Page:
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Call it karma or the wheel of time, it doesn’t make an exception for anyone, says this story of a matriarch.
One of the top 5 entries for July’s muse of the month writing cue, “The wheel turns and turns and turns: it never stops and stands still.” (from Anita Desai’s A Village By The Sea).
She served her daughter-in-law the tail of the big hilsa Mr. Bagchi got from the fish market. The tail, full of bones and hardly any flesh is considered a leftover and reserved for the women in the household, to be served after the proper, juicy pieces are served to the men.
Mrs. Bagchi was a formidable woman. She possessed the energy of a hundred men; she could work from morning to night and not break a sweat. Unfortunately, she also had the temper of a hundred men. Nothing was good enough for her, and if she was not in control, ordering around, people did not do things right. People, she believed just did not do things the right way, and more often than not, her way was the right way.
This rule however, did not apply to her two sons, whom she adored. They were the apple of her eyes. She let her two daughter-in-laws know every day how lucky they were to have such husbands. When the wife of the eldest son was pregnant and the doctor advised her to complete bed-rest, Mrs. Bagchi was furious. “All this bed-rest business means you are going to burden us with a daughter, you better hope the first born of the family is a son!” she bellowed.
The daughter-in-law spent the rest of the days in bed petrified, praying she had a son. She eventually bore two sons, and was finally entitled to good pieces of fish at meal times.
When the younger daughter-in-law gave birth to a healthy 7 pound baby girl, Mrs. Bagchi refused to go to the hospital to see her. Soon after, the elder son moved away, but Mrs. Bagchi continued to call them every day and send toys to her two grandsons religiously.
During Durga Puja when they came to visit and insisted on playing and subsequently breaking their cousin sister’s toys, Mrs. Bagchi told her granddaughter “You should feel lucky your brothers are playing with you, boys don’t play with girls.” She brought her grandsons shiny new toys while the granddaughter’s broken toys were left in a corner, gathering dust, never to be replaced.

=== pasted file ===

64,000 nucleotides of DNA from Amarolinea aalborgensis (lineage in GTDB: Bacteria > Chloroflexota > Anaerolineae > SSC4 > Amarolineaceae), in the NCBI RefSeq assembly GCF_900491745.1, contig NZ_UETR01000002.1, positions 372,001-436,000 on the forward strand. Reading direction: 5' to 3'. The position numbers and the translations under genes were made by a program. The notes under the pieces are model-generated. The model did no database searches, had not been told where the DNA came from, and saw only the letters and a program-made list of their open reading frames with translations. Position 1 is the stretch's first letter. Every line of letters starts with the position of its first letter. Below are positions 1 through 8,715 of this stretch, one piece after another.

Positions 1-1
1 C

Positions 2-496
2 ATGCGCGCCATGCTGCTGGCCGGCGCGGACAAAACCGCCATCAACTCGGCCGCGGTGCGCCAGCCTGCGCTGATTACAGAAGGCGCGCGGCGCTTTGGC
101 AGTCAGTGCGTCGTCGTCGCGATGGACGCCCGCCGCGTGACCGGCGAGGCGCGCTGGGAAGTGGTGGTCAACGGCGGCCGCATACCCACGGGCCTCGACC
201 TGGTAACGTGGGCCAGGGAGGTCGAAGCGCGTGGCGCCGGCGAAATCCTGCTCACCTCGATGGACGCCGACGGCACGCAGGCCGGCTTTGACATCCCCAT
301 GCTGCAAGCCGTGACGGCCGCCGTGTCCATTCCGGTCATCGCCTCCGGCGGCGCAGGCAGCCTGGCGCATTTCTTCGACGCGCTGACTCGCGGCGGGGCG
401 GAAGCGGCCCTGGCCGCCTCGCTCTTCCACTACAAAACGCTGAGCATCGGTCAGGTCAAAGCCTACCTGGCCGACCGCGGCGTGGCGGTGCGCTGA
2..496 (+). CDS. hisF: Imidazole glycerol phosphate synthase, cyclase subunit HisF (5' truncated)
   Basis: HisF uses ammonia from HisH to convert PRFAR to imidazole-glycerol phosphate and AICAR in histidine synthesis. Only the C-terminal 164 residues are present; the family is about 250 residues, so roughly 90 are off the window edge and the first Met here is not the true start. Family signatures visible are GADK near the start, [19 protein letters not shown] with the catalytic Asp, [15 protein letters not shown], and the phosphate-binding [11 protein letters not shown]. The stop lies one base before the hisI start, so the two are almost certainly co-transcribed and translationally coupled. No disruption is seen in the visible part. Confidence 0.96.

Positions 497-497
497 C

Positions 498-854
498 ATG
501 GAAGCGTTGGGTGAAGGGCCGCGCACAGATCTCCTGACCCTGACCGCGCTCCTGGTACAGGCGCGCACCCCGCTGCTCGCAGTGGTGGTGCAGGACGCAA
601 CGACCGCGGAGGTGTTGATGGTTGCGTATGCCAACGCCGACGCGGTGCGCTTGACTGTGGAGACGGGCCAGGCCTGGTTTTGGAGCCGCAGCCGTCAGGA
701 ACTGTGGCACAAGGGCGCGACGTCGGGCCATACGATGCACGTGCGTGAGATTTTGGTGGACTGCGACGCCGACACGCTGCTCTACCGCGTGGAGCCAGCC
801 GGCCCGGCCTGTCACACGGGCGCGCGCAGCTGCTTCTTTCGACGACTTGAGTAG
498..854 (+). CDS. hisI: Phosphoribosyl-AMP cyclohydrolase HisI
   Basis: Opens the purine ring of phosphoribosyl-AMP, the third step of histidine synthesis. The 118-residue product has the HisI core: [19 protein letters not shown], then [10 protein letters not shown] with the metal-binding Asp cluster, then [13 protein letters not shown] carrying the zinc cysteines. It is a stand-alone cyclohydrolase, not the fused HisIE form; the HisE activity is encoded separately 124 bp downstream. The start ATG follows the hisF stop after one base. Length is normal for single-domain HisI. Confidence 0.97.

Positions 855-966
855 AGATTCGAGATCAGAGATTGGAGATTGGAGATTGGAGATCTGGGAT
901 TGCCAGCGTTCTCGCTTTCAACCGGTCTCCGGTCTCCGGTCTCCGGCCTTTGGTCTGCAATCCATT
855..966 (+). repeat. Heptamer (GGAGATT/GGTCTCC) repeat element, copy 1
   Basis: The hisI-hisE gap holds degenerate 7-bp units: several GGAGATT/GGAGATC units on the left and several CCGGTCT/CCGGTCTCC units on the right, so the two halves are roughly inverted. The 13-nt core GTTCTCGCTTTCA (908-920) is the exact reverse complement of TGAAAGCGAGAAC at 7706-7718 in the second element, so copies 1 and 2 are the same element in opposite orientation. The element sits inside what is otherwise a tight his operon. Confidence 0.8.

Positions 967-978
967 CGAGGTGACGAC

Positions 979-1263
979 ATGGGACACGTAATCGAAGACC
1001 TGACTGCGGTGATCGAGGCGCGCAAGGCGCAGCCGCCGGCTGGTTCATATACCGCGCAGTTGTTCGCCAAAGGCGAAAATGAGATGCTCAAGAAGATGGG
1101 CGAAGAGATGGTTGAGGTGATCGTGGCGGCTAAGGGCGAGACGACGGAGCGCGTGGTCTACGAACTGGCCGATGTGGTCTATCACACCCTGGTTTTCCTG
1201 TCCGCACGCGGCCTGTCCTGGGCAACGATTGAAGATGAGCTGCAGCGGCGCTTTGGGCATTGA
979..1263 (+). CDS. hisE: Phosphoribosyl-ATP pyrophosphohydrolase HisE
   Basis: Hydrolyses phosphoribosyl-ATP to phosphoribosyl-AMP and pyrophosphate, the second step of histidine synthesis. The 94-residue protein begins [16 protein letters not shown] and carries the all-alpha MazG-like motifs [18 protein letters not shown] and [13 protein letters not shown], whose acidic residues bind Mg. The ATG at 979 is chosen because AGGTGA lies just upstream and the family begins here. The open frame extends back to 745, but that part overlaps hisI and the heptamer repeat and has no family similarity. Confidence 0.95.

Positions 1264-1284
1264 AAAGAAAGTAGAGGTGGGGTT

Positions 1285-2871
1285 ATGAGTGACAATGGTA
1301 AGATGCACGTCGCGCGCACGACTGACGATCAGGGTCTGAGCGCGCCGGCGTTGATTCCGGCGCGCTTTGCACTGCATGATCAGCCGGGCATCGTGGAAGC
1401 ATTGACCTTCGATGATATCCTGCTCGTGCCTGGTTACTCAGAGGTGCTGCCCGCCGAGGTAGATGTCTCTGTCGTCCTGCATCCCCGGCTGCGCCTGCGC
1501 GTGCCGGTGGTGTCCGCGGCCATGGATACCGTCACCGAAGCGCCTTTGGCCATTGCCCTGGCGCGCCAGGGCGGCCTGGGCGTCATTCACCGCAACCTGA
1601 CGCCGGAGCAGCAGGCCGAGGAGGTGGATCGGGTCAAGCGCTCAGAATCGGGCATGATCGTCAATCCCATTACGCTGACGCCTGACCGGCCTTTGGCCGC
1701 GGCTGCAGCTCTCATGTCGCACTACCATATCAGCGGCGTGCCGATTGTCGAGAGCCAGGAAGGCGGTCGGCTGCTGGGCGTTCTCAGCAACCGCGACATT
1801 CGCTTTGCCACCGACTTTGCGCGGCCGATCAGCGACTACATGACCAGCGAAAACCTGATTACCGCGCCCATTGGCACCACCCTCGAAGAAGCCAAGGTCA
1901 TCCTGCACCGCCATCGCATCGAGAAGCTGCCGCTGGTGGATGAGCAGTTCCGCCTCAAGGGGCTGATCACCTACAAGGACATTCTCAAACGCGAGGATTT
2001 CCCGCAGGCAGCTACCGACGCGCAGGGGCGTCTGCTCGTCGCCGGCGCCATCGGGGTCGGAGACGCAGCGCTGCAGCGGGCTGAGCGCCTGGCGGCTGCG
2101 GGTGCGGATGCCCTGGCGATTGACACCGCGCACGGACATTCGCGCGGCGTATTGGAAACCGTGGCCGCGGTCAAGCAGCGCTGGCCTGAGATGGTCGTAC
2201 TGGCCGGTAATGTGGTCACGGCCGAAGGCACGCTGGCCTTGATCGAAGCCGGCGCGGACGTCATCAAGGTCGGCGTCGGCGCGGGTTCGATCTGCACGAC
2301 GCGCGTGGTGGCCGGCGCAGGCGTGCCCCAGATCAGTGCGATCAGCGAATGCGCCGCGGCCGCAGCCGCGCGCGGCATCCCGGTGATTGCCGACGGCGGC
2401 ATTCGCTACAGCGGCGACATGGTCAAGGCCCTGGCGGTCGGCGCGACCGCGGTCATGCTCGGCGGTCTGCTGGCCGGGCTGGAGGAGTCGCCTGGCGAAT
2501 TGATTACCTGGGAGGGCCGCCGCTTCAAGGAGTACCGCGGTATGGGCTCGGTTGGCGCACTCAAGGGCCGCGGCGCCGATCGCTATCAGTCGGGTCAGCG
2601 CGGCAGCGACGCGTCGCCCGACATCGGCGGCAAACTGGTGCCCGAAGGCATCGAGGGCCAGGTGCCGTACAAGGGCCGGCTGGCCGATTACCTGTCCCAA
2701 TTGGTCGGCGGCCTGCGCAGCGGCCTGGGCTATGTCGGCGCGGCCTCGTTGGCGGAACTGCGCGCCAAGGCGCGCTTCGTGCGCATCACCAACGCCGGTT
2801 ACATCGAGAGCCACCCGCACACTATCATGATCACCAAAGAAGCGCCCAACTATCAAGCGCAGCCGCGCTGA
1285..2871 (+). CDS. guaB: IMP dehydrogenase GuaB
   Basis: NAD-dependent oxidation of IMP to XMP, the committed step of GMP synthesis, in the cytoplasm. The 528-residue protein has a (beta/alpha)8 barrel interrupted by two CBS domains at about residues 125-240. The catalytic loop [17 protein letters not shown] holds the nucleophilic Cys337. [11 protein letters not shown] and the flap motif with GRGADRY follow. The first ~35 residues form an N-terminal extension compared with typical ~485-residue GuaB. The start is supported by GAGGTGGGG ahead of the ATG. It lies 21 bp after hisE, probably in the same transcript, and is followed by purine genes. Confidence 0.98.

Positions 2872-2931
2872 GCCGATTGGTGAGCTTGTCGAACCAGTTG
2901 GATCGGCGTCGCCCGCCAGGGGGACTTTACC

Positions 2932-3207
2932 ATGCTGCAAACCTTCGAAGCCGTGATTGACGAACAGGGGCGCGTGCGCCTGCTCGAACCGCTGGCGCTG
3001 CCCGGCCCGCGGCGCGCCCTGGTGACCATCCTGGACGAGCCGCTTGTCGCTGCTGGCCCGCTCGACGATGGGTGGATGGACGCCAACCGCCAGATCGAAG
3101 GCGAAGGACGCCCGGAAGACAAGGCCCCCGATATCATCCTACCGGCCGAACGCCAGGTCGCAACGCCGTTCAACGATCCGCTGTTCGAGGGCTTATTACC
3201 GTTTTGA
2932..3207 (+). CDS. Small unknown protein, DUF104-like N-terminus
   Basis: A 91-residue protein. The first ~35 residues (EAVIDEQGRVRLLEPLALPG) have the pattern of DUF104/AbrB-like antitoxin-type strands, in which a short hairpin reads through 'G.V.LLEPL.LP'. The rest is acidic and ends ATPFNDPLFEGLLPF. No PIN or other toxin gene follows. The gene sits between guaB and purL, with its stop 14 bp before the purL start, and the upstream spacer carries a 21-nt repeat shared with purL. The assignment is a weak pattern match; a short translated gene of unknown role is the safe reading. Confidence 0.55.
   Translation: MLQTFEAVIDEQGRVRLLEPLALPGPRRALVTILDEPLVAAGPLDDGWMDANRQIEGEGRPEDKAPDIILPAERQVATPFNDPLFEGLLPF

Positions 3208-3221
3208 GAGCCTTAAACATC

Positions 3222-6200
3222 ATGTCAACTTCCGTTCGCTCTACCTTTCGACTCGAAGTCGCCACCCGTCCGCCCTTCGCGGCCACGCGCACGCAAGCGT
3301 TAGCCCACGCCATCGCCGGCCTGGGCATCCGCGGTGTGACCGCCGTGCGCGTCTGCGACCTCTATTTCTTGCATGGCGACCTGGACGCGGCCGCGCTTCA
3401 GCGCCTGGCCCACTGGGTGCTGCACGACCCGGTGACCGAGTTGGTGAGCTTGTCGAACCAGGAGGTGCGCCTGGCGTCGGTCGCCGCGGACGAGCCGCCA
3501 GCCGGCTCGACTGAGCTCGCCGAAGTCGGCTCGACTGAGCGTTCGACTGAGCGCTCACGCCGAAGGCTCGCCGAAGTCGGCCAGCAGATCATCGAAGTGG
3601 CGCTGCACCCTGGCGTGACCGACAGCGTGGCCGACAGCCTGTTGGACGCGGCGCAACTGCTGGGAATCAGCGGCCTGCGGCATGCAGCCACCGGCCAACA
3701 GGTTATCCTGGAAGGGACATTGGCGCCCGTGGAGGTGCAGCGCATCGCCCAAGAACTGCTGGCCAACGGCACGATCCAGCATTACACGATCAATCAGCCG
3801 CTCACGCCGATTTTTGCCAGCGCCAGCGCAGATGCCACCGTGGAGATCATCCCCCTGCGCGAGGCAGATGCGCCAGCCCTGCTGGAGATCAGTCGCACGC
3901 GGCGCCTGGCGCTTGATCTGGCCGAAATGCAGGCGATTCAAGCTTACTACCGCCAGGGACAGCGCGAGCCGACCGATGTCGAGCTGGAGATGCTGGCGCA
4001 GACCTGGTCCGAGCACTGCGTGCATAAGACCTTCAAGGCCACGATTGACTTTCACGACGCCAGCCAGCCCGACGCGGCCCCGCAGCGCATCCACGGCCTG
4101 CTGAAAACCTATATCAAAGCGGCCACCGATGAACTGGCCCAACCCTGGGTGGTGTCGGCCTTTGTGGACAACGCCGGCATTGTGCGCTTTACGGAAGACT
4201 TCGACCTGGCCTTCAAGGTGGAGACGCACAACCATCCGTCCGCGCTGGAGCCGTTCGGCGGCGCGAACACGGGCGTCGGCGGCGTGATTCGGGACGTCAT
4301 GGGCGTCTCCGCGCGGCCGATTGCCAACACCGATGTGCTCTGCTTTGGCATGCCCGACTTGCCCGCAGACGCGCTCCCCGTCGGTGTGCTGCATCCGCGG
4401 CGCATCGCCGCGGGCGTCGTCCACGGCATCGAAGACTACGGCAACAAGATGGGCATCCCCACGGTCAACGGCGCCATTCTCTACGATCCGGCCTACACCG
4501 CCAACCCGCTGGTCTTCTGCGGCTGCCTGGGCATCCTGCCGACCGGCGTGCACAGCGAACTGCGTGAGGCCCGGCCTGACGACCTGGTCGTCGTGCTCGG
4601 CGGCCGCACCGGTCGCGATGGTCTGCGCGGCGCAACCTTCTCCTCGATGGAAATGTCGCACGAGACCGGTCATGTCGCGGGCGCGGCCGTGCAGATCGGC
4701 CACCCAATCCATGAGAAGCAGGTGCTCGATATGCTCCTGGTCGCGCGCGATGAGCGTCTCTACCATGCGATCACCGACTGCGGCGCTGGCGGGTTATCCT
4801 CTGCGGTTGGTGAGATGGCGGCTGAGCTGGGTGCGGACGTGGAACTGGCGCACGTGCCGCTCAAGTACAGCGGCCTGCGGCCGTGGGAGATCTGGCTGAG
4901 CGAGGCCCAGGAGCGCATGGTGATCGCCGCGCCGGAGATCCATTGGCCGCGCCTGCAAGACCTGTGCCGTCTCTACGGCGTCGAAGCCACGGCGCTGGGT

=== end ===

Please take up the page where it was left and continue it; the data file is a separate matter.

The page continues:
Today Mrs. Bagchi is 85 years old. Years of insisting on doing everything by herself have taken a toll on her health. She can barely sit up straight. The woman, who all her life did not rely on anyone, is so frail today that a full time nurse looks after her. She lives with her elder daughter-in-law now, who tired of years of tyrannical behaviour, curses her often.
Her son is too busy to see her and the two grand-sons are married, and too immersed in their own lives to pay attention to a frail old woman. They manage a visit on special occasions and sit by her side for a few minutes looking at their watches.
But the granddaughter she refused to visit when she was born visits her every day. She brings her own daughter, who also loves her great-grandmother. Mrs. Bagchi always reminiscences how time does not stop for anybody, and how everyone gets what’s coming to them.
“Time is a very cruel thing, Manju. The wheels turns and turns: it never stops still. I always took pride in my sons, but today, lying in this bed I understand the importance of daughters.” She pauses – a tear rolls down her cheeks as she whispers, “I wish I had a daughter”.
Pic credit: Rita Quinn (Used under a CC license)
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